It is widely accepted that consuming carbohydrates before and after training and competition is crucial for performance and recovery. This is even more true in endurance sports where durations of training and competition can be longer than two hours. So it comes as no surprise that fueling during endurance exercise is crucial to maintain and prolong performance.
Early research in the 1920s revealed that carbohydrates played an important role in athletic performance which contrasted much of the prevailing sentiment that protein was the most important source of fuel for athletes. This research continues to modern day where scientists are perfecting the ideal rate and source for carbohydrate consumption during endurance exercise.
In the early 1960s, interest in exercise metabolism research quickly accelerated as the muscle biopsy technique was reintroduced by Jonas Bergström. This allowed scientists to examine the changes in intramuscular carbohydrates (glycogen) before, during, and after exercise. Much of the seminal research into carbohydrate utilization occurred through the 1960s-1980s in Scandinavia and the United States with coaches and athletes incorporating novel carbohydrate fueling strategies into training and competition.
Compared to what is being used today, many of the early intra workout fueling studies suggested consuming smaller amounts of carbohydrates. This ranged anywhere between 20-60g per hour usually through a liquid and dextrose mix. Eventually, consumption of 60g of carbohydrates per hour was recommended. This was considered the ideal amount to prolong and maintain multi-hour endurance exercise performance.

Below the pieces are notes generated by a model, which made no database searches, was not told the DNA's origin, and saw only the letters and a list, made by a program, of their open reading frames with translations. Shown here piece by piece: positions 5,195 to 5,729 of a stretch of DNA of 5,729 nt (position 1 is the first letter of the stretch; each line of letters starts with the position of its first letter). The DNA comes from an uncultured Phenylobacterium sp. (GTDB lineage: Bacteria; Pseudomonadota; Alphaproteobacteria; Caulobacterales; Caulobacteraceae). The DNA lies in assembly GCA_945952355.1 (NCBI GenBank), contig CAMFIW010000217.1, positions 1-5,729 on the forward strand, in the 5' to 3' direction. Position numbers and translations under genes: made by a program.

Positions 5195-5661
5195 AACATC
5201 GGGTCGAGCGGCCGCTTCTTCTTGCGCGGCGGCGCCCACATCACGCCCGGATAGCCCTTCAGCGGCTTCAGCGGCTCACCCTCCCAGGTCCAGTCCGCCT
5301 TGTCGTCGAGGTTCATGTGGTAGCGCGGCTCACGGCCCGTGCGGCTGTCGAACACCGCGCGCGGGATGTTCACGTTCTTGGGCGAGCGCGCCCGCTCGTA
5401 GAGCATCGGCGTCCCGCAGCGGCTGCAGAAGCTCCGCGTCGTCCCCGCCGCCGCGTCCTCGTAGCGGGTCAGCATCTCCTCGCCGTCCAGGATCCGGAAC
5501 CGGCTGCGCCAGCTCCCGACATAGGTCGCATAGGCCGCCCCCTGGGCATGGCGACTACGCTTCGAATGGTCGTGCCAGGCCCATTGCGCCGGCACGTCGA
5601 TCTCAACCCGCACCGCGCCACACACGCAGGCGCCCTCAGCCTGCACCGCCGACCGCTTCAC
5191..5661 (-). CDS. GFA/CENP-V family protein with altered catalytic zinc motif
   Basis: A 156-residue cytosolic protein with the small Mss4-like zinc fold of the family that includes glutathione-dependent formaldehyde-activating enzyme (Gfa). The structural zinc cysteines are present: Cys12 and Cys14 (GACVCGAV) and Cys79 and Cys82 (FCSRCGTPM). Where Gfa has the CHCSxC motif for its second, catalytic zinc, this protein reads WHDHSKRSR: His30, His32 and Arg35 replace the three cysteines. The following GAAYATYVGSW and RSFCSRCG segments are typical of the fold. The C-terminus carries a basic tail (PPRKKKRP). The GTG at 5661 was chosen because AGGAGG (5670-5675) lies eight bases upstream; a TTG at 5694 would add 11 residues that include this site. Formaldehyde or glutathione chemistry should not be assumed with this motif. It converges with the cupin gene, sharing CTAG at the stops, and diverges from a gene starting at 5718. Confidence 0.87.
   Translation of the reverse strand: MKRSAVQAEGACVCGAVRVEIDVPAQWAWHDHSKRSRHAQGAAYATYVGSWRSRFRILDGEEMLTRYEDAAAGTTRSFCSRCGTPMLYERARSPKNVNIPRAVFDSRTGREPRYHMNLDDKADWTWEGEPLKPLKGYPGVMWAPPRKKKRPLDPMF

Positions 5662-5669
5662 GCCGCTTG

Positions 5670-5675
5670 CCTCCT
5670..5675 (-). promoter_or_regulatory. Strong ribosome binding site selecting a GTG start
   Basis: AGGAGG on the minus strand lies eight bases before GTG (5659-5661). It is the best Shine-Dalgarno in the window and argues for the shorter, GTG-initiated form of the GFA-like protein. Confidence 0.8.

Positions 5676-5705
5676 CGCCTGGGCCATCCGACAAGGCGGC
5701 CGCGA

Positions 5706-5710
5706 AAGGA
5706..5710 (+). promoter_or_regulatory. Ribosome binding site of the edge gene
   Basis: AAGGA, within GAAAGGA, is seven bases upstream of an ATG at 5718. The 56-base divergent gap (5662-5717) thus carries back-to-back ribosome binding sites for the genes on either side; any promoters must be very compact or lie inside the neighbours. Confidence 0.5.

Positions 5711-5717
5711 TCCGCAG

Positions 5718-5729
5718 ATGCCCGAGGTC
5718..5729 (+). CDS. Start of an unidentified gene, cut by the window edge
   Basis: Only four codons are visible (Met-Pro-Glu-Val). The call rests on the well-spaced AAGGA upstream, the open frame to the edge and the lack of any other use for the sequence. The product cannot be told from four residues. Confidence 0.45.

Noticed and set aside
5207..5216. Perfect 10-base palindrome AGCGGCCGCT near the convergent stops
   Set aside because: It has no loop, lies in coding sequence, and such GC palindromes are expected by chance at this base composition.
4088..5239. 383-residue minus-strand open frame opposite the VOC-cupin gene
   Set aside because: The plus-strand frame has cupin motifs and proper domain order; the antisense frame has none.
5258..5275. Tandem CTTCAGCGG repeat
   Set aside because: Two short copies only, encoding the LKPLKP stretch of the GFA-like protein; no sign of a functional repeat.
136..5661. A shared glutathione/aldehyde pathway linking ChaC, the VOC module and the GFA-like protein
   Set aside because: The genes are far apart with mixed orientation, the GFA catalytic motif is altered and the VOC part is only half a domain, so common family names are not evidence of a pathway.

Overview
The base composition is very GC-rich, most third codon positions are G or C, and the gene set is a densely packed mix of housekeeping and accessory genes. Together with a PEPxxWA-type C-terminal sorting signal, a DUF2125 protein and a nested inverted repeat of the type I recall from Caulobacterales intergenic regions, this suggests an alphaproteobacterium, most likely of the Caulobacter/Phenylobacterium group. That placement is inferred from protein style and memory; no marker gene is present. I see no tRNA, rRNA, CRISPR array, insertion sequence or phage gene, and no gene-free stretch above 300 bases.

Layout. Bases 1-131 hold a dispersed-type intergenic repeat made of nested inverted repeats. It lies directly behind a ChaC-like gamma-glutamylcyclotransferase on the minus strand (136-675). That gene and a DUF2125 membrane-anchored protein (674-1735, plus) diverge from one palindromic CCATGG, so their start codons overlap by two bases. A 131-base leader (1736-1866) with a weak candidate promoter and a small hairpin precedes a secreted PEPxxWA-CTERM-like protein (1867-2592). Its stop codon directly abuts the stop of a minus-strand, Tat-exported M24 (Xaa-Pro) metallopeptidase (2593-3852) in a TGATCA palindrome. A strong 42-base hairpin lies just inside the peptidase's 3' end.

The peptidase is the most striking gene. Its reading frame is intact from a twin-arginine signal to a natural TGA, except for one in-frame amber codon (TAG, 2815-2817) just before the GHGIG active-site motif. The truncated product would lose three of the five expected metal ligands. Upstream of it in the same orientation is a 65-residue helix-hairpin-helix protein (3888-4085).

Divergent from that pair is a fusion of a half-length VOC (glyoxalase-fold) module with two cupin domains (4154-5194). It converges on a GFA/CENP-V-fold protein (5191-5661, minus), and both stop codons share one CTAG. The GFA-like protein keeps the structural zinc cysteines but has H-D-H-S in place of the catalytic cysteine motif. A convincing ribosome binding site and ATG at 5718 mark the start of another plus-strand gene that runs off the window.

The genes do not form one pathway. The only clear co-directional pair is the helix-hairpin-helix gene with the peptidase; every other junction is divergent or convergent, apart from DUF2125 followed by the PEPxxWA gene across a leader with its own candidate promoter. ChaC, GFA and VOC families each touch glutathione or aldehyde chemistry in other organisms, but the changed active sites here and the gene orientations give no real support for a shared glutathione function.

Fueling products were mainly in the form of liquid, although companies would begin to introduce gels in the late 1980s. These were seen as a viable method for high density carbohydrate delivery. Gels were first introduced in the United Kingdom in 1986. Shortly after, the Leppin Squeezy gel, containing 25g of carbohydrates, was used in the 1988 Kona Ironman. At this time, gels were considered a “cult product”. Subsequently, Science in Sport, founded in 1992, and GU Energy Labs, founded in 1994, would eventually introduce their first gel products.
As time progressed, many scientists and athletes began to explore even larger amounts of carbohydrate ingestion per hour. There were reports and surveys of elite endurance athletes that consumed roughly 90g of carbohydrates per hour. This quickly brought into question the traditionally recommended 30-60g per hour and whether these recommendations remained valid.
A series of key studies by Asker Jeukendrup, in the early 2000s, revealed the validity of these high consumption rates (≥90g of carbohydrates per hour) with use of multiple transportable carbohydrates. This began ushering in new recommendations for endurance athletes. With an abundance of scientific studies and data (such as Hearris et al., Urdampilleta et al., and Viribay et al.) now showing the body’s ability to use well north of 90g and up to 120g of carbohydrates per hour, an increasing number of high carbohydrate drink mixes, gels, chews, and bars became available to help athletes meet their fueling demands.